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19 Oct 04, Makongai Island, Fiji
Dear Friends and Family,
Fiji is composed of 2 main islands (both much larger than even Tahiti), Viti-Levu to the SW and Vanua-Levu to the NE, along with a swarm of smaller islands scattered around (See Amanda's map). Suva, the "big city" on the south side of Viti-Levu, was a pleasant surprise. We're usually not much into cities, but we haven't been in one since Tahiti in February. There are book-, clothing-, and boat-stores to peruse, interesting foods to buy, dentists to replace Jon's crown that fell out, a large and colorful local market, and dozens of cheap and tasty restaurants to enjoy. Our downfall was the Republic of Cappuccino, where we could buy delicious tropical fruit smoothies and satisfy caffeine cravings with iced-mocha's as thick as milk-shakes. The yacht-club is very friendly, and the Fiji Bitter is a passable brew (and cheaper than Tonga's aptly named Ik-ale).
Sue and Amanda with Connie and Peter from Cookie Cutter
Sunday October 17th we finally finished enough of our chores to escape Suva. At 5:30am we pried the anchor from the mud of the harbor and headed for the gap in the reef. Our friends Peter & Connie on Cookie Cutter had been waiting for us for several days at a small island east of Viti-Levu, about 70 miles away, a long day-sail for us. Unfortunately, Makongai also has an unmarked and narrow reef entrance, requiring good light to enter. After motor-sailing east for about 3 hours, we were finally able to bear off NE enough to have a rollicking good sail up the east side of Viti-Levu. The reefs extend far from land, and it was strange to be sailing along the edge of the reef but have no "land" anywhere near us. We couldn't even see the reefs very well, as the higher tides here mean they generally don't stick up as much as the reefs in French Polynesia. Luckily, our electronic charts continued to be spot-on accurate (this won't last), bringing us to the Makongai pass a bit before 4pm and we were safely at anchor about 30 min later, having drinks and dinner and catching up with Cookie Cutter.
The cemetery of the old leper colony is still maintained, and the encroaching forest kept at bay.
Makongai used to be a leper colony, and there are several remnants of the colony still to be found (including a large cemetery, but only a few of the gravestones are marked). Today, there is only a small aqua-culture research station here, raising turtles and several varieties of giant clams. The entire bay is a wildlife refuge, and no fishing is allowed. This makes the snorkeling superb...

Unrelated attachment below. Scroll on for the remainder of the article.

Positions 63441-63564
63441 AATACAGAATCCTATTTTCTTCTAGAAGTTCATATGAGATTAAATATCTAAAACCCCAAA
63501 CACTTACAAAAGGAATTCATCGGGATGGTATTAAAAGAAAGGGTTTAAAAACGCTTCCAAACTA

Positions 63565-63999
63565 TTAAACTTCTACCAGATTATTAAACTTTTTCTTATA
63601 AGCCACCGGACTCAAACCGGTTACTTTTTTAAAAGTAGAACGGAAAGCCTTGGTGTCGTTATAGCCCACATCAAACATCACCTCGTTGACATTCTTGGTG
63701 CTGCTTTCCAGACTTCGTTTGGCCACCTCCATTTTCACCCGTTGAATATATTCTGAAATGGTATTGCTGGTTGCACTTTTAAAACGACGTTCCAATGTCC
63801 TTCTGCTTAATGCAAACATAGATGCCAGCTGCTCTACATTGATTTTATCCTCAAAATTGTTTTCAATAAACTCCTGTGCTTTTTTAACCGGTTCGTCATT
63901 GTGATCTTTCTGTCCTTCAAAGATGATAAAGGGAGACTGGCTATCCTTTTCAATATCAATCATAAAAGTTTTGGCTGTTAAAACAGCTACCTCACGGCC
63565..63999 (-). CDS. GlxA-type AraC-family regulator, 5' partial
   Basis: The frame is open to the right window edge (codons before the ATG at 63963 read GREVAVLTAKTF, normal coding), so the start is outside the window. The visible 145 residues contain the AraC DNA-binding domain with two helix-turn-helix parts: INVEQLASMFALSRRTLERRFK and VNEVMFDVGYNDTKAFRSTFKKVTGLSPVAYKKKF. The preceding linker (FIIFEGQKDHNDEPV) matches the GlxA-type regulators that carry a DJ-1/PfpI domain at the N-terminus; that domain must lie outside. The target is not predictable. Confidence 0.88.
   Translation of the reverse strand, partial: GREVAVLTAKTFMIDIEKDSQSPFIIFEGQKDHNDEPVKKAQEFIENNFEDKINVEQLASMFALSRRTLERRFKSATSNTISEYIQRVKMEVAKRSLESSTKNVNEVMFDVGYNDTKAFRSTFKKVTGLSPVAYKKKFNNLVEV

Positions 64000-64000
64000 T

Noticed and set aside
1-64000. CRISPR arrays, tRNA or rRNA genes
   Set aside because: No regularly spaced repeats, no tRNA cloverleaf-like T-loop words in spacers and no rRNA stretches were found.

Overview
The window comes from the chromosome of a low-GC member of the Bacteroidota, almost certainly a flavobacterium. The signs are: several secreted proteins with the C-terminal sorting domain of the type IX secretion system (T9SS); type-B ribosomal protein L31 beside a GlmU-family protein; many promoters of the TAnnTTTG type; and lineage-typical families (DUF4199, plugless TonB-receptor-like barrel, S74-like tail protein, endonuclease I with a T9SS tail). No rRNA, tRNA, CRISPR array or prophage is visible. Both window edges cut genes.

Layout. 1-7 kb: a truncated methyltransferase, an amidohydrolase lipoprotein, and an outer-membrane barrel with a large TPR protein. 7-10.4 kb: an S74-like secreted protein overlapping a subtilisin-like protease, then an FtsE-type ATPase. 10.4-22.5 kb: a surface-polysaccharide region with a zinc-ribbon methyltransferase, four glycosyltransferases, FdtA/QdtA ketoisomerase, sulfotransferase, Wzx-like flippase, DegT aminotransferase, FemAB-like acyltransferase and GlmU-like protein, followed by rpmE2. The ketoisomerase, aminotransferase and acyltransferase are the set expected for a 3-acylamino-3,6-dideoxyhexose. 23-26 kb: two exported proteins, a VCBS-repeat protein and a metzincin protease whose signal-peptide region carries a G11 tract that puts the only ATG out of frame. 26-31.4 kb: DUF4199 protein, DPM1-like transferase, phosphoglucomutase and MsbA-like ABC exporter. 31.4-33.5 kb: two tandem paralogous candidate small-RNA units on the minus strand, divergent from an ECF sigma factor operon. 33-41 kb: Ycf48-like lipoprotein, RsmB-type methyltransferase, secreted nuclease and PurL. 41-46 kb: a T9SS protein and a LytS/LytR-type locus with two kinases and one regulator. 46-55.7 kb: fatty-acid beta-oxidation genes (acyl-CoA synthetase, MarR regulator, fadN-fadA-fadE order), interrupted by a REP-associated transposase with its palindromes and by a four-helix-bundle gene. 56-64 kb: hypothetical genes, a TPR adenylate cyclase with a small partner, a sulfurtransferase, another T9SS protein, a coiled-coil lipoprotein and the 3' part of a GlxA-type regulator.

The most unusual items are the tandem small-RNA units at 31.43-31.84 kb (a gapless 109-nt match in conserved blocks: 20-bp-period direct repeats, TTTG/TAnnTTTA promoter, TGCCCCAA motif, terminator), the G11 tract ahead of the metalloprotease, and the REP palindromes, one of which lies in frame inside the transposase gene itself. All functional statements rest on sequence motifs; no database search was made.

Fiji is famous for its brilliantly colorful soft corals!
So we were looking forward to our first snorkeling in Fiji. The Makongai beach doesn't look like much, but the coral just offshore is wonderful. Vibrantly alive (much more so than Tonga) with lots of reef fish. The hard corals are mostly browns and tans, but when the sun comes out we can see greens, oranges, pinks, and yellows. These are mostly in pastel shades, but there are some brighter maroons, purples, and the electric blue tips on some corals that denote healthy growth. All around are delightfully colorful reef fish, including several species that we haven't seen before. But the real treat was deeper down. Under the spreading fans of hard corals were lots of soft corals hanging down, and these had much brighter colors than the hard corals - vibrant reds and golds and oranges. Since we weren't able to do any snorkeling before we left Tonga or in Suva harbor, we've been making up for lost time by snorkeling several times off Makongai.
From here we plan to cruise along the reef-encrusted north coast of Viti-Levu probably in company with Cookie Cutter. At the western end, we'll have to decide if we're going to stay in Fiji for the cyclone season or sail the 1,200 miles (each way) to NZ and back instead.
Fair winds -- Jon, Sue, Chris and Amanda Hacking
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